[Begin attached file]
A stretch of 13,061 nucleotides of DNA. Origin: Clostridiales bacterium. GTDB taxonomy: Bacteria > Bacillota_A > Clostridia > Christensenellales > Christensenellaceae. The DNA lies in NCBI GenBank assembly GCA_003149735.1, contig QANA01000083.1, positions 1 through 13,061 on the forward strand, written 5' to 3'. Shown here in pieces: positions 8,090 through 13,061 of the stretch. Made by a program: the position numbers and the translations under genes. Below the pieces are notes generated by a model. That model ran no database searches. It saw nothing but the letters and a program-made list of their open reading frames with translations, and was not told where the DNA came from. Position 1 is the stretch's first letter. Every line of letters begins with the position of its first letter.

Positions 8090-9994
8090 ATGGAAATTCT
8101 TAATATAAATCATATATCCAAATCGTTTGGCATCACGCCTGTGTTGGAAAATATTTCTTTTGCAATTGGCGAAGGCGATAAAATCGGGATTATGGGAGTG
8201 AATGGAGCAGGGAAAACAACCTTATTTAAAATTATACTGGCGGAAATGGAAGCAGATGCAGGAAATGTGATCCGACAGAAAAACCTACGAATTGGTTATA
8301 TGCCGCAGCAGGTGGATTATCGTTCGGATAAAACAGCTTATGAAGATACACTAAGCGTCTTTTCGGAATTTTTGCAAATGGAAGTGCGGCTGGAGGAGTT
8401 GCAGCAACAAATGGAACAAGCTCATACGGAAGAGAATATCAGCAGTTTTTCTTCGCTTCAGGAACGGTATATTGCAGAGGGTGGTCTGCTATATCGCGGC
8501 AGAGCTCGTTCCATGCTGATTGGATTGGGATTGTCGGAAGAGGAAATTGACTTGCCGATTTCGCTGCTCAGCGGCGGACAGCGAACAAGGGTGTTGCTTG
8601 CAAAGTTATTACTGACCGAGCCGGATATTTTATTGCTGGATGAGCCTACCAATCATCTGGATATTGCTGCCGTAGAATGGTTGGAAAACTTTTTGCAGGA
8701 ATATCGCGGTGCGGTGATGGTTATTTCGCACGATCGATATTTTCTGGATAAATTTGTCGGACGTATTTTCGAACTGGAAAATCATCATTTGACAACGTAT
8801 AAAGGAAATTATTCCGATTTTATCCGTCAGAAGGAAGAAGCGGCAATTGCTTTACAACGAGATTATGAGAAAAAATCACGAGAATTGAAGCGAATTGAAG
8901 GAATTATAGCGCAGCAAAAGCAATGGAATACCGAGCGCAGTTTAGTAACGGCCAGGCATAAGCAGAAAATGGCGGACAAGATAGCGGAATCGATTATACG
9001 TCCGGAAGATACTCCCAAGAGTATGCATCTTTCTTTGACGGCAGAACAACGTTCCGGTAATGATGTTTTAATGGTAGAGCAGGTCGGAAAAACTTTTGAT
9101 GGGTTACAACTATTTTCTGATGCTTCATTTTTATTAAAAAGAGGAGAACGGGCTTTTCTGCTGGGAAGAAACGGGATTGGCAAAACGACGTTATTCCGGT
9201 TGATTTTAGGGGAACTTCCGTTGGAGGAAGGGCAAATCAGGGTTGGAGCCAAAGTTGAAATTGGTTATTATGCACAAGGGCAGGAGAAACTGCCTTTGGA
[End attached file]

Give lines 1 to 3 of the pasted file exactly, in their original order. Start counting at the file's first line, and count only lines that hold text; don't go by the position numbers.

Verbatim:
A stretch of 13,061 nucleotides of DNA. Origin: Clostridiales bacterium. GTDB taxonomy: Bacteria > Bacillota_A > Clostridia > Christensenellales > Christensenellaceae. The DNA lies in NCBI GenBank assembly GCA_003149735.1, contig QANA01000083.1, positions 1 through 13,061 on the forward strand, written 5' to 3'. Shown here in pieces: positions 8,090 through 13,061 of the stretch. Made by a program: the position numbers and the translations under genes. Below the pieces are notes generated by a model. That model ran no database searches. It saw nothing but the letters and a program-made list of their open reading frames with translations, and was not told where the DNA came from. Position 1 is the stretch's first letter. Every line of letters begins with the position of its first letter.

Positions 8090-9994
8090 ATGGAAATTCT